Situated Learning Theory (Lave)

Summary: Situated Learning Theory posits that learning is unintentional and situated within authentic activity, context, and culture.

Originator: Jean Lave

Key Terms: Legitimate Peripheral Participation (LPP), Cognitive Apprenticeship

Situated Learning Theory (Lave)

In contrast with most classroom learning activities that involve abstract knowledge which is and out of context, Lave argues that learning is situated; that is, as it normally occurs, learning is embedded within activity, context and culture. It is also usually unintentional rather than deliberate. Lave and Wenger (1991) call this a process of “legitimate peripheral participation.”

Knowledge needs to be presented in authentic contexts — settings and situations that would normally involve that knowledge. Social interaction and collaboration are essential components of situated learning — learners become involved in a “community of practice” which embodies certain beliefs and behaviors to be acquired. As the beginner or novice moves from the periphery of a community to its center, he or she becomes more active and engaged within the culture and eventually assumes the role of an expert.

Other researchers have further developed Situated Learning theory. Brown, Collins & Duguid (1989) emphasize the idea of cognitive apprenticeship: “Cognitive apprenticeship supports learning in a domain by enabling students to acquire, develop and use cognitive tools in authentic domain activity. Learning, both outside and inside school, advances through collaborative social interaction and the social construction of knowledge.”

Albert Bandura

In 2014, a list of the Top 100 Eminent Psychologists of the Modern Era was published in the Archives of Scientific Psychology. [7] Canadian psychologist Albert Bandura was ranked number one. Former president of the American Psychological Association, winner of numerous awards and more than sixteen honorary degrees, and widely held as the most influential [...]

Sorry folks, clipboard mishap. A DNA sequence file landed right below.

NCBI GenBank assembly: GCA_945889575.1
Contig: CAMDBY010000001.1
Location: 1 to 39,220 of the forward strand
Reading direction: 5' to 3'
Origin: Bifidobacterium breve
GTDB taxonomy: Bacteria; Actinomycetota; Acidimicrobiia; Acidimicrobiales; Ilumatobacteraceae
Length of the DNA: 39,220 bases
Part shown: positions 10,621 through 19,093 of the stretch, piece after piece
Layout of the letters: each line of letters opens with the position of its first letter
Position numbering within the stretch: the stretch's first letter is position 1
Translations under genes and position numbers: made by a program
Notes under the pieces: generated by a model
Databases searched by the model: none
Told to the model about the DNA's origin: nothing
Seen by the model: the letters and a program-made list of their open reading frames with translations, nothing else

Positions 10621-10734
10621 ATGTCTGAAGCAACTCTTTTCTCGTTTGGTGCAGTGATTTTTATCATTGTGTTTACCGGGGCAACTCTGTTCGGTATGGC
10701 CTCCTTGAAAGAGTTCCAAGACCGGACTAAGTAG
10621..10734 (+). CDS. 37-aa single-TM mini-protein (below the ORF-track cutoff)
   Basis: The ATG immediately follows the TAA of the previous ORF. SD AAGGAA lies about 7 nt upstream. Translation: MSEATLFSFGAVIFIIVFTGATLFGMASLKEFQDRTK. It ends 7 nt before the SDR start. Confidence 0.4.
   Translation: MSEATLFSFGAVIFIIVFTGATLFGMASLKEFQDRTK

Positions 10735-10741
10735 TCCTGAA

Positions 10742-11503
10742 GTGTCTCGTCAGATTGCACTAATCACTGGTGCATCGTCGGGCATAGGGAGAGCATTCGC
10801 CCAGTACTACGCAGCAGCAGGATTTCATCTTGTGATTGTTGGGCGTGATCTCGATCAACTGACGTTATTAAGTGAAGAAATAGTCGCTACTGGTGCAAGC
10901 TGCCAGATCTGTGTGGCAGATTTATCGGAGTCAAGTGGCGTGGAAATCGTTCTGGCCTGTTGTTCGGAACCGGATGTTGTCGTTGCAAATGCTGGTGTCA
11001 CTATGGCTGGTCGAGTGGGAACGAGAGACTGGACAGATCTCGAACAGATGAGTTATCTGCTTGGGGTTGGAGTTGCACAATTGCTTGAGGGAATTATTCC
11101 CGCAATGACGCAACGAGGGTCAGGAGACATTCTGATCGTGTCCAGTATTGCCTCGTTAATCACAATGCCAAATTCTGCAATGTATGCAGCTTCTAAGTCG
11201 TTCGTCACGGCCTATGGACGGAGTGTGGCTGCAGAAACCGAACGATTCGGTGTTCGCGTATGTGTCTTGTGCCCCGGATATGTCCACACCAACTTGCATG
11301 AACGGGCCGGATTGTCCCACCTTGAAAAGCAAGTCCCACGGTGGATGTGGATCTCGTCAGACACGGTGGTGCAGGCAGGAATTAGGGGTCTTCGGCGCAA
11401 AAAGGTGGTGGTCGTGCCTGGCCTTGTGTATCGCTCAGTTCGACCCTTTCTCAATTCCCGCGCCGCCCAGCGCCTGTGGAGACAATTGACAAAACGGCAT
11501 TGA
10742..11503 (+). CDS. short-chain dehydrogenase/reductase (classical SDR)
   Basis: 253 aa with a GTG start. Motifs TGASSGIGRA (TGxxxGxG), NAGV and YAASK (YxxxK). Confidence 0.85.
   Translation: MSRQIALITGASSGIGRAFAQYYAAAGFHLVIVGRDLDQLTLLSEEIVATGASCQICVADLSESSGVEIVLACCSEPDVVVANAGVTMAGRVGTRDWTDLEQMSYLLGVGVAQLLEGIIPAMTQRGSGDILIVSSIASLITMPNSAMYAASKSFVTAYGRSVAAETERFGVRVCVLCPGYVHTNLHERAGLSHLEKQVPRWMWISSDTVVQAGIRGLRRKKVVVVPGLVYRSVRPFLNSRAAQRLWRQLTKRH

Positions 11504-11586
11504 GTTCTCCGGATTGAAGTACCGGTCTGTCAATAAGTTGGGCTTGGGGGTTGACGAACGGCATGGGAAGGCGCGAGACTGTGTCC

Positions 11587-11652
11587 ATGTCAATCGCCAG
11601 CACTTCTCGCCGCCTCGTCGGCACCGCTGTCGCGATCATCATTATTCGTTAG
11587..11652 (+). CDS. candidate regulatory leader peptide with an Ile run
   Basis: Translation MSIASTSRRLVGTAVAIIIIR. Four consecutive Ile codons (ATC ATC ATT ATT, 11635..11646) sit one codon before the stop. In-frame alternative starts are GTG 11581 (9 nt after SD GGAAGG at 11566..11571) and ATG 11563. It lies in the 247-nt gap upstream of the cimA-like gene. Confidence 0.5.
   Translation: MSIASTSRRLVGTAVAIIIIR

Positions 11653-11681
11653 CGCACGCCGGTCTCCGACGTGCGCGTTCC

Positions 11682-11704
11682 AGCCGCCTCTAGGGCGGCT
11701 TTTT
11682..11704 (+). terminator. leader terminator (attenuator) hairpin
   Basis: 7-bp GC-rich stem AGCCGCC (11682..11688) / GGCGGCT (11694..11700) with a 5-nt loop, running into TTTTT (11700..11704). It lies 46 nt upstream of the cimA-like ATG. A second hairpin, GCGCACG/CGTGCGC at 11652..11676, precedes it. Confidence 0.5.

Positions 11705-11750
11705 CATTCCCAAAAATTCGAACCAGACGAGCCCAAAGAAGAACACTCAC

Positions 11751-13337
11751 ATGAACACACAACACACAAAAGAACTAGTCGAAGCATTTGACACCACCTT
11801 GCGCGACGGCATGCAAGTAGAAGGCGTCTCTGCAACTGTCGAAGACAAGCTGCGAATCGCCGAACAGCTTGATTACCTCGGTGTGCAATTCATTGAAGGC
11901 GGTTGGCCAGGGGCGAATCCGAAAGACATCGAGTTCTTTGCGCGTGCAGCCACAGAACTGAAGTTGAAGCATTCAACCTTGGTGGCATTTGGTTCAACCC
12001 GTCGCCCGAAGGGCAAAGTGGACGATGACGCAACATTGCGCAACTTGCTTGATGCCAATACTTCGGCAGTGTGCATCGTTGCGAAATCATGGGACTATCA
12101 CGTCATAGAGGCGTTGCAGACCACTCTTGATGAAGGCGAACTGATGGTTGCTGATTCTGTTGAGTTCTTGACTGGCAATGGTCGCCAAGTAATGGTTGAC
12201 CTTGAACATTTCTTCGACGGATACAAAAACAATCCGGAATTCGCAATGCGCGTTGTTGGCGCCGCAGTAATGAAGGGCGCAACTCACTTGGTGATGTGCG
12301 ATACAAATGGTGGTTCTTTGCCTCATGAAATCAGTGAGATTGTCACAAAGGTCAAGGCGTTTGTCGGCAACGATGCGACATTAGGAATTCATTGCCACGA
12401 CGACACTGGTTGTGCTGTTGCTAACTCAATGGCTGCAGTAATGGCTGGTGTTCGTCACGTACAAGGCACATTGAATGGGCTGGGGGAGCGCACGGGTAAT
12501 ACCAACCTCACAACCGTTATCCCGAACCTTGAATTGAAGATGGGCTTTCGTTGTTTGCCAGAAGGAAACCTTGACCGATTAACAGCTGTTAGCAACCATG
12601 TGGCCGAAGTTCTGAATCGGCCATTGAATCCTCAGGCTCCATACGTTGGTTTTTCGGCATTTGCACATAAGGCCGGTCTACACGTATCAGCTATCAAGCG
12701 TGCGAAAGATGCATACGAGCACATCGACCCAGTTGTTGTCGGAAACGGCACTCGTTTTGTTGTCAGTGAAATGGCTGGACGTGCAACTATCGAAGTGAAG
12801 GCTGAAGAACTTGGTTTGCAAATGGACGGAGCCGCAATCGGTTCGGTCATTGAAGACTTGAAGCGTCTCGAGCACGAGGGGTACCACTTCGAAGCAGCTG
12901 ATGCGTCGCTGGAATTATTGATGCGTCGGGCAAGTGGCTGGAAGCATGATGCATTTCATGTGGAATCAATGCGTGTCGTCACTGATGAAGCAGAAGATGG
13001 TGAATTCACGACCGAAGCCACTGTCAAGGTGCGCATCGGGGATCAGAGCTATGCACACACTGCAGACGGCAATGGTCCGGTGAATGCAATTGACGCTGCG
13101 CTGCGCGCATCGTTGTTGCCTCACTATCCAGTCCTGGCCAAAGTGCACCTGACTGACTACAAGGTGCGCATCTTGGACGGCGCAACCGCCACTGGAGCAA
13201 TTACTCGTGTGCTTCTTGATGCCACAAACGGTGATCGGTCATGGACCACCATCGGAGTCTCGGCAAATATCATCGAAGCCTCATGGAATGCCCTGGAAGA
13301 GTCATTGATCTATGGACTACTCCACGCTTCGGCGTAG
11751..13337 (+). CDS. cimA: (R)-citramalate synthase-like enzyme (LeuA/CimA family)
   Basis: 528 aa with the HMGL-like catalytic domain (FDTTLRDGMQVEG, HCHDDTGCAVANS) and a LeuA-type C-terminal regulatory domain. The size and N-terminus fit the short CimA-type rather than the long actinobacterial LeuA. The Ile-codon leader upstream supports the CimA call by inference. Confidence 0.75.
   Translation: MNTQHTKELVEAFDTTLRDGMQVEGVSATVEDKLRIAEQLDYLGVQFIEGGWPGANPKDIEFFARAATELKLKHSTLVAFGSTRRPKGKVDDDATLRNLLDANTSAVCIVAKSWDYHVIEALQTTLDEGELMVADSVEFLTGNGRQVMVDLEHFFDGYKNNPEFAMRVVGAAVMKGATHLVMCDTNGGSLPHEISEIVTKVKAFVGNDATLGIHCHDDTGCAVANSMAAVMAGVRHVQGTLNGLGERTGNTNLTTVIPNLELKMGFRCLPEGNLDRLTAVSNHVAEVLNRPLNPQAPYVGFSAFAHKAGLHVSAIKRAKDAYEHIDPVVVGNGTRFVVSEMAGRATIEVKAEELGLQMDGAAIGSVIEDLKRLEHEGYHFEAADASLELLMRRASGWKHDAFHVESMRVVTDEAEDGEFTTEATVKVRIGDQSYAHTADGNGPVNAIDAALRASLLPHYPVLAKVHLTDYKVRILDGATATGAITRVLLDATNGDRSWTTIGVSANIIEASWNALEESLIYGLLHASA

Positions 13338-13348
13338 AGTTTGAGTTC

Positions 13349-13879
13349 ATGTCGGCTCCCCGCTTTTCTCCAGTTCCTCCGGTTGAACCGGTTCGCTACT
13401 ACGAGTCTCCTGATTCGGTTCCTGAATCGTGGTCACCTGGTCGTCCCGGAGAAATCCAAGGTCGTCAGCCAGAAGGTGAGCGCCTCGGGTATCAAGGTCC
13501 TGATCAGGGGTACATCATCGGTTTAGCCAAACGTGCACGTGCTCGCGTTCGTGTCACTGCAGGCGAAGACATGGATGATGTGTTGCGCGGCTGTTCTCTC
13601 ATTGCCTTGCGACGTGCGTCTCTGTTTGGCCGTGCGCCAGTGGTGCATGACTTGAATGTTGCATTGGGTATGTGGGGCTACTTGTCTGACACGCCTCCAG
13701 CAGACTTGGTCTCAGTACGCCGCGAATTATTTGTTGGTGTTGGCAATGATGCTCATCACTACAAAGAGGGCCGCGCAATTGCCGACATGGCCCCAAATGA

Erik Erikson

Once described by a colleague as “Freud in sonnet form”, [5] psychological giant Erik Erikson blurred the line between science and art. A prolific researcher best known for his model of human development as a series of eight stages, Erikson’s long and abundantly rich life demonstrated a keen appreciation for the art of living. A [...]

Problem-Based Learning (PBL)

Problem-Based Learning (PBL) is an instructional method of hands-on, active learning centered on the investigation and resolution of messy, real-world problems. Contents Contributors Key Concepts Resources and References Contributors Late 1960s at the medical school at McMaster University in Canada Key Concepts Problem-Based Learning (PBL) is a pedagogical approach and curriculum design methodology often used [...]

Classical Conditioning (Pavlov)

Classical conditioning is a reflexive or automatic type of learning in which a stimulus acquires the capacity to evoke a response that was originally evoked by another stimulus. Contents Contributors Key Concepts Resources and References Contributors Ivan Pavlov (1849 - 1936) John B. Watson (1878 - 1958) Key Concepts Several types of learning exist. The [...]

Identity Status Theory (Marcia)

Refining and extending Erik Erikson's work, James Marcia came up with four Identity Statuses of psychological identity development. The main idea is that one's sense of identity is determined largely by the choices and commitments made regarding certain personal and social traits. Contents Contributors Key Concepts Resources and References Contributors James Marcia Key Concepts Based [...]

Ethical Theories and Frameworks

Ethical theories are important to study in order to establish a strong foundation for challenging situations or guide decisions — how do we know whether something is right or wrong? How can we use ethical theories and frameworks to help us determine appropriate legislation or whether or not a particular technology is designed to be […]

Chaos Theory

Summary: Chaos theory is a mathematical theory that can be used to explain complex systems such as weather, astronomy, politics, and economics. Although many complex systems appear to behave in a random manner, chaos theory shows that, in reality, there is an underlying order that is difficult to see.